Hot time at Carolina Blues Festival

One of the five bands who performed on Saturday at the Carolina Blues Festival in Greensboro

Hot time at Carolina Blues Festival
May 23
04:00 2019

By Judie Holcomb-Pack

Over 1,000 fans turned out on a hot day last Saturday at LeBauer Park in Greensboro to enjoy the music of well-known Blues bands and to honor the legacy of Blind Boy Fuller and recognize Big Ron Hunter with the “Keeping the Blues Alive” award.

This was the 33rd annual Carolina Blues Festival hosted by the Piedmont Blues Preservation Society, an organization dedicated to preserving the Piedmont’s particular Blues style and tradition. This year, the festival was dedicated to honoring the life of the late N.C. Blues artist Blind Boy Fuller, who was inducted into the North Carolina Music Hall of Fame last fall. According to Aliba Berkley, the president of the Piedmont Blues Preservation Society, the N.C. Hall of Fame recognized the similar goals of the Blues Preservation Society and invited them to accept the Hall of Fame award on behalf of Blind Boy Fuller. The Blues Society dedicated the festival in his memory and several of the bands played tunes in the style of Blind Boy Fuller. Fuller, born in Wadesboro in 1904, became a popular guitarist, singer and street entertainer across North Carolina, including in Winston-Salem. He is an example of the “Piedmont Blues” style and he recorded many songs before his death in 1941.

Also honored at the festival was Abraham Johnson, a 14-year-old musician who attends Brown Summit Middle School. He received the “Junior Bluesman of the Year” award for his volunteer service entertaining special needs children at the After Gateway program, as well as playing for local nursing homes. Johnson credits his father, Benjy, for introducing him to the guitar. Aliba Berkley said Johnson is “an amazing young player who supports our mission. …We want to engage the youth and this lets us know we’re doing the right thing.”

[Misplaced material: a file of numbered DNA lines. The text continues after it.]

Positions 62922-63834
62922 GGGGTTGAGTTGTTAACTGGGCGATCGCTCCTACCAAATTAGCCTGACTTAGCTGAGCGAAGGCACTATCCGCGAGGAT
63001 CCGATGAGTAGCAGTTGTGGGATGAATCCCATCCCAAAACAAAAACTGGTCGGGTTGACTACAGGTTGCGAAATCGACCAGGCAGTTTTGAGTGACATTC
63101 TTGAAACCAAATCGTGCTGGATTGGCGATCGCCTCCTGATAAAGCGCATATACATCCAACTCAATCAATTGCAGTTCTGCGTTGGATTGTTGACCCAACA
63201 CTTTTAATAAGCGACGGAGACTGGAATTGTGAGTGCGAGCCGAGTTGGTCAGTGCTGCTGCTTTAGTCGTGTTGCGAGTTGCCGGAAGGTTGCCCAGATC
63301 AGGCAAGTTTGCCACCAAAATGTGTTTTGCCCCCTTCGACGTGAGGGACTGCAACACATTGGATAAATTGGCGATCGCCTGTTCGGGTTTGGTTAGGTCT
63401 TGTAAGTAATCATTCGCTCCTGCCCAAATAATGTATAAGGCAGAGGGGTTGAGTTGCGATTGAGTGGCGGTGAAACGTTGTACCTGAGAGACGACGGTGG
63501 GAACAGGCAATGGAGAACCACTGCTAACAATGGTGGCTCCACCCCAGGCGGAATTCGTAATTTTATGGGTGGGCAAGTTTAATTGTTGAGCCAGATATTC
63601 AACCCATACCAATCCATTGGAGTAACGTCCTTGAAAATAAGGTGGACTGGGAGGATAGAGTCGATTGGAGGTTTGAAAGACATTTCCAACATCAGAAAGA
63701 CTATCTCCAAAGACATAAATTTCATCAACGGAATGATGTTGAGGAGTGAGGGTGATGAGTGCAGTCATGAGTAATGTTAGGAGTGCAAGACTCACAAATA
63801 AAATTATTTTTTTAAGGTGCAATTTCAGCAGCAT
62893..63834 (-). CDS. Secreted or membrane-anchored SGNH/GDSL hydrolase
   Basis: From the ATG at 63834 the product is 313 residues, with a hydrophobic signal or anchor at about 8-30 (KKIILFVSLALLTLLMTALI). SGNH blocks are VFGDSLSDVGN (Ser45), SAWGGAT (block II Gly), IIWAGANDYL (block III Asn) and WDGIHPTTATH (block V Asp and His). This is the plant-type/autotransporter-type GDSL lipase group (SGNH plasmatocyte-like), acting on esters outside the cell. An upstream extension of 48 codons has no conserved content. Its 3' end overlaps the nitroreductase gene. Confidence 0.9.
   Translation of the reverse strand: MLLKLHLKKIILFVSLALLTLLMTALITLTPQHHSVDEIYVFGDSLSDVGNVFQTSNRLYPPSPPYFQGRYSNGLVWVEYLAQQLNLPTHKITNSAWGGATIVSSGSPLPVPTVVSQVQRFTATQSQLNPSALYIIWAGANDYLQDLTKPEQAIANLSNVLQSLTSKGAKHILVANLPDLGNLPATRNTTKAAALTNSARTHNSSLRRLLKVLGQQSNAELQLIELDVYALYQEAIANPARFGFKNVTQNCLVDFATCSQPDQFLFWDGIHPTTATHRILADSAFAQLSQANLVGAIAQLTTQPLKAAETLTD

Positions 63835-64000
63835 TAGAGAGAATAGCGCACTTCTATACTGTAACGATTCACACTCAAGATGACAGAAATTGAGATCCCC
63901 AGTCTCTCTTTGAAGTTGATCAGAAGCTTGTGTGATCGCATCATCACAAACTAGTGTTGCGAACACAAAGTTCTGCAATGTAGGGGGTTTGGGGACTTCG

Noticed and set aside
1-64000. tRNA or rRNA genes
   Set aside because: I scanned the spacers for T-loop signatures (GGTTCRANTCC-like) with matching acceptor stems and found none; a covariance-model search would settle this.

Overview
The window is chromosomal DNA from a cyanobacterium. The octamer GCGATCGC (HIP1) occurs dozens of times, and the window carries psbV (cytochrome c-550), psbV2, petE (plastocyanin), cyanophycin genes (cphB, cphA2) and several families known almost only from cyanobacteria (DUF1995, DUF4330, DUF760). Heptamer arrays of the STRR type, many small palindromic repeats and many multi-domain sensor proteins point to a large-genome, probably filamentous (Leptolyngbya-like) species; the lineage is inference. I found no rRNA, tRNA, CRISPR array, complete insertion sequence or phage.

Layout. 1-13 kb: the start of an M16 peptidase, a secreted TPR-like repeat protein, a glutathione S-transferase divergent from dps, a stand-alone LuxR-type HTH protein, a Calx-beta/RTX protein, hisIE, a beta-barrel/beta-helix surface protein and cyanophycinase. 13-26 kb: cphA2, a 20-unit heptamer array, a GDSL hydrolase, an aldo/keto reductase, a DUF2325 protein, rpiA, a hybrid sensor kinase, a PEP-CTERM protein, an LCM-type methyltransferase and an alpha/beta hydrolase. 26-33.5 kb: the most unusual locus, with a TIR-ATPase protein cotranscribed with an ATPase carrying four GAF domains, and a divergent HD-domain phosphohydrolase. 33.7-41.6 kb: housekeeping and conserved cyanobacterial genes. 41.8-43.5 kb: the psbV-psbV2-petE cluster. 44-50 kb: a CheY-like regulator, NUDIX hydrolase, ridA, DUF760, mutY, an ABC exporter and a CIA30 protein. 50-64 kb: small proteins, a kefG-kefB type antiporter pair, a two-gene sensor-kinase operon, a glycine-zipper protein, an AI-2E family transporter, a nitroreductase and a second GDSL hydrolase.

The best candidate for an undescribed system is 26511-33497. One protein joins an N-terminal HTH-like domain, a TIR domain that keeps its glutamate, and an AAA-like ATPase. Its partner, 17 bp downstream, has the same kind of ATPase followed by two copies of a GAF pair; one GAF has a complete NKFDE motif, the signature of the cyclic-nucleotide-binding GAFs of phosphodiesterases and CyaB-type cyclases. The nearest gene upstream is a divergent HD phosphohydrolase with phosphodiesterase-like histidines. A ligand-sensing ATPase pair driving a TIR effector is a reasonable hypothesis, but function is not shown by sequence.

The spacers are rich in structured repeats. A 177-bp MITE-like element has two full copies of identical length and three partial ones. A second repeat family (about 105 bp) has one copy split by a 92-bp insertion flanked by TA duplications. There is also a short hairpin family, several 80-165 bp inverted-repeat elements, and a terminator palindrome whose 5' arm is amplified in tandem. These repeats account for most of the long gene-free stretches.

Big Ron Hunter, a native of Winston-Salem, was surprised to receive the Keeping the Blues Alive award at the festival. Berkley said they presented this award to Hunter because “of his commitment to his instrument, to this area and to this art form. He embodies joy.” Indeed, Hunter is often referred to as “the world’s happiest Bluesman.” Hunter was born on a tenant farm just off Germanton Road that he described as “way back in the woods in a log cabin.” His father raised tobacco and as an only child, he often worked in the fields. He started playing as a youngster and said, “my first guitar was a Mickey Mouse, then a Roy Rogers, and then I got a Kay.” His father taught him “how to make a guitar talk” and he has developed a style that is unmistakably his own. He has toured throughout North Carolina and played at the New Orleans Jazz Festival, the Lincoln Center in New York City, and internationally, including Belgium, France and Australia. He currently tours with the Music Maker Revue and is looking forward to playing at this year’s National Black Theatre Festival.

When he was presented with the award on stage, Hunter was almost overcome with emotion, showing his trademark smile and telling the audience, “I love you and tomorrow when I come out to play, I’m going to show you how much I love you.”

The Blues Festival continued on Sunday afternoon with a free concert, including a set by Hunter. The festival featured a weekend of funk, soul, blues and jazz, but focused on the unique style of Piedmont Blues and is the longest running Blues festival in the Southeast. For more information, visit

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